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February 1, 2013
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News for pediatricians and other child health professionals

  Top Stories 
  • Premature birth rate in U.S. continues to drop
    The rate of premature births declined for the fifth consecutive year in 2011 to 11.7%, the lowest rate in the past 10 years, according to a report released by the March of Dimes. Overall, the country was given a "C" rating on premature birth rates, and four states received an "A" for achieving the 9.6% preterm birth rate goal. News (1/31) LinkedInFacebookTwitterEmail this Story
  • WHO sets sodium targets for children
    The World Health Organization has released its first-ever guidelines on dietary sodium intake for children 2 years and older. The recommendations are dependent on the child's size, age and energy requirements. For adults, daily intake of sodium was reduced to less than 2,000 milligrams and daily intake of potassium was revised to at least 3,510 mg. Reuters (1/31) LinkedInFacebookTwitterEmail this Story
  Pediatric Health Care 
  • Novartis recalls cold, cough syrups over defective caps
    Novartis Consumer Health removed from the market 2.3 million bottles of Triaminic and Theraflu medicine syrups due to faulty child-resistant caps, the U.S. Consumer Product Safely Commission said. Of the 12 reported children who managed to open the caps, four accidentally ingested the medication, including one who needed medical attention. ABC News (1/31) LinkedInFacebookTwitterEmail this Story
  • Swine flu vaccine linked to narcolepsy risk in U.K. study
    GlaxoSmithKline's H1N1 swine flu vaccine was associated with a nearly tenfold increased risk of narcolepsy in children admitted at sleep centers across the U.K., a study found. The findings were consistent with those from Swedish, Finnish and Irish studies that showed that the risk of developing the sleeping disorder was seven to 13 times greater in children who received the vaccine given during the 2009-10 pandemic than their unvaccinated peers. Reuters (1/31) LinkedInFacebookTwitterEmail this Story
  Trends & Technology 
  • Higher pay, better training may stem physician shortage
    Increasing the average income of primary care physicians may help stem the doctor shortage, according to a report by the American Academy of Family Physicians. Better physician involvement in medical training, supporting student primary care interest groups and requiring medical students to join rural or underserved areas were also among the AAFP's suggestions to address the increasing demand for physicians. (1/31) LinkedInFacebookTwitterEmail this Story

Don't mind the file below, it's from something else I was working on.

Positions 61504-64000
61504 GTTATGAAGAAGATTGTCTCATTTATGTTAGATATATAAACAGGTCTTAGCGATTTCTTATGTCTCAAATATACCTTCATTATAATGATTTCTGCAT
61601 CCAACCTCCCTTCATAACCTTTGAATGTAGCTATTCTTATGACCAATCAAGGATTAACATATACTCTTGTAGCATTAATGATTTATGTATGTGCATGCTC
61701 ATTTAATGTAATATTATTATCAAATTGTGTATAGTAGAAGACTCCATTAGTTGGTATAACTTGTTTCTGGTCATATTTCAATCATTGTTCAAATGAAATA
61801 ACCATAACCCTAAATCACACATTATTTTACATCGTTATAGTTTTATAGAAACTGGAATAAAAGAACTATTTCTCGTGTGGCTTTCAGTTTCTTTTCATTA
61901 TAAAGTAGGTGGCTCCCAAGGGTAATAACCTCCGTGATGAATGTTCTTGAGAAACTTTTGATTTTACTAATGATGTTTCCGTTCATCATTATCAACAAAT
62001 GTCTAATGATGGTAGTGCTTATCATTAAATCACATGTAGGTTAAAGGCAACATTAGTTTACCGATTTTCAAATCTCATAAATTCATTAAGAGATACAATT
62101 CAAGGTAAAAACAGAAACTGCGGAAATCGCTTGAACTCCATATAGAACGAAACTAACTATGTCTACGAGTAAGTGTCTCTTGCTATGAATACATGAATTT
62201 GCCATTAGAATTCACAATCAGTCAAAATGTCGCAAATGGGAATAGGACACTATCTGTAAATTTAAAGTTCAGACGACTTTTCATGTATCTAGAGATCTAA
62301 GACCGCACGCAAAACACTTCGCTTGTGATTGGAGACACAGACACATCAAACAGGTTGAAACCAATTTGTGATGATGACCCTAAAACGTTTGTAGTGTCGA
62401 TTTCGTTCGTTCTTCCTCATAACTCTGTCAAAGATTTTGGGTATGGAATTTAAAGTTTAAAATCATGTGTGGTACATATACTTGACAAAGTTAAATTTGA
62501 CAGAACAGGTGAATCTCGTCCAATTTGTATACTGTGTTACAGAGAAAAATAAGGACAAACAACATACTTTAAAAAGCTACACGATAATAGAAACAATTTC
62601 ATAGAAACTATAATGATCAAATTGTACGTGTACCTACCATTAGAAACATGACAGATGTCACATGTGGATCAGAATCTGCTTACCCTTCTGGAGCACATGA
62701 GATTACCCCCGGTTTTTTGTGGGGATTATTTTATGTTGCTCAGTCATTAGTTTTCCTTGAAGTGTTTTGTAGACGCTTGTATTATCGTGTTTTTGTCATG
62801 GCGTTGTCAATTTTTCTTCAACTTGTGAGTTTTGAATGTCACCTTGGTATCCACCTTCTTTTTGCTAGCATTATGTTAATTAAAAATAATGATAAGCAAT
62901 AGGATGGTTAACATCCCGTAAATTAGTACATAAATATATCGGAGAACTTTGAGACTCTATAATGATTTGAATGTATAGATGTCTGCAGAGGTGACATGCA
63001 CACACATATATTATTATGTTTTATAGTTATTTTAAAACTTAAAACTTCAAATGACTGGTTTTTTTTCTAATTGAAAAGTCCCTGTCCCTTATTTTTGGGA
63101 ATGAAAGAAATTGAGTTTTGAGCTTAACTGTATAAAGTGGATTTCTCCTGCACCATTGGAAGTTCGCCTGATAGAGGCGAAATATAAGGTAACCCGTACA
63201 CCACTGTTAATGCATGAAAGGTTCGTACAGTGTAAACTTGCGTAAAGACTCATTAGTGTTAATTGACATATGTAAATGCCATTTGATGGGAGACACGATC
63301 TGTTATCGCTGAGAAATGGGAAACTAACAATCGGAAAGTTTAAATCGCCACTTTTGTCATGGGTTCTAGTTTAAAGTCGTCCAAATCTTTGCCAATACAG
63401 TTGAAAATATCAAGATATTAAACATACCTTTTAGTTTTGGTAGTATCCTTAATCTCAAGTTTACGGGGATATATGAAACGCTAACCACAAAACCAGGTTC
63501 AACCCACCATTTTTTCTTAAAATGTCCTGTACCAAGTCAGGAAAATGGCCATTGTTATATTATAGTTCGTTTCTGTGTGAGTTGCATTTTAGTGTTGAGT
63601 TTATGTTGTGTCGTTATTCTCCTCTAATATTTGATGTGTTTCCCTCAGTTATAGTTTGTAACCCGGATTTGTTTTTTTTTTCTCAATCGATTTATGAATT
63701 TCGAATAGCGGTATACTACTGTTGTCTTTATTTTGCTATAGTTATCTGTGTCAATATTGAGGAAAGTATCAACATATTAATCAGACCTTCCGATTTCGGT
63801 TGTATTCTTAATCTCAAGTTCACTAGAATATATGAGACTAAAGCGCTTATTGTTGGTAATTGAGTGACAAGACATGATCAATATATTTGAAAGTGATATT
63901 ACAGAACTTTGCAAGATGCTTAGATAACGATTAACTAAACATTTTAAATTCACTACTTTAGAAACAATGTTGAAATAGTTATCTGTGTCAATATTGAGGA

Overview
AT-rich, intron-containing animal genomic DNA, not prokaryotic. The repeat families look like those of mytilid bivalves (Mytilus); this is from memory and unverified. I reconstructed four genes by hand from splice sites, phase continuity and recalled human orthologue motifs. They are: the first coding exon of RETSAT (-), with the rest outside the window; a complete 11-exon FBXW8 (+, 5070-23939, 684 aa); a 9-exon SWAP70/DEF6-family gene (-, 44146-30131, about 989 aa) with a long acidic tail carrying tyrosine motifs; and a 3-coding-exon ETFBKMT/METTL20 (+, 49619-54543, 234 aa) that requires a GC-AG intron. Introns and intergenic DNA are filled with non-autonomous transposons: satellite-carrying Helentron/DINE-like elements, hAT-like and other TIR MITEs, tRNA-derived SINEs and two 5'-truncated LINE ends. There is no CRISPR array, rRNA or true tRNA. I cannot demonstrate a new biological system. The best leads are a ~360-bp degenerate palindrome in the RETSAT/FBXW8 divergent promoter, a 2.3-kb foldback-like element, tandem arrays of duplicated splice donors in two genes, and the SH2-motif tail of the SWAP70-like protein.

Health Policy & Regulations 
  • Administration outlines exemptions to ACA's individual mandate
    HHS on Wednesday issued regulations that exempt people who can't purchase insurance for less than 9% of their yearly pay from the Affordable Care Act's individual mandate. Certain people in states that forgo Medicaid expansion will be exempt as well, HHS said. Proposals from HHS and the Internal Revenue Service "include rules that will ease implementation and help to ensure that the payment applies only to the limited group of taxpayers who choose to spend a substantial period of time without coverage despite having ready access to affordable coverage," according to CMS. The Hill/Healthwatch blog (1/30), Modern Healthcare (subscription required) (1/30) LinkedInFacebookTwitterEmail this Story
  The Last Word - News from the AAP 
  • Pediatricians' newest challenge: Food and beverage marketing in the digital era
    The AAP Provisional Section on Obesity and Council on Communications and Media are hosting a free webinar on Friday, Feb. 8 from noon - 1:00 p.m. CT. Join us as Joy Spencer from the Center for Digital Democracy and Don Shifrin, MD, FAAP, discuss how food and beverage marketers are using cutting edge digital techniques to target children and adolescents for products linked to the youth obesity crisis, strategies for counseling at the point of care, and various advocacy opportunities. Register here. LinkedInFacebookTwitterEmail this Story
  • Advanced Pediatric Emergency Medicine Assembly
    March 12 to 14
    Disney’s Contemporary Resort, Fla.
    Co-sponsored by the American College of Emergency Physicians and the AAP, this course will help participants enhance pediatric emergency medicine skills while providing an opportunity to advance dual-boarded training to the next level. For more information, visit the ACEP website. LinkedInFacebookTwitterEmail this Story
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--F. Scott Fitzgerald,
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This news roundup is provided as a timely update to AAP members and other health professionals about child health topics in the media. Links to articles are provided for the convenience of pediatricians who may find them of use in discussions with patients or colleagues.
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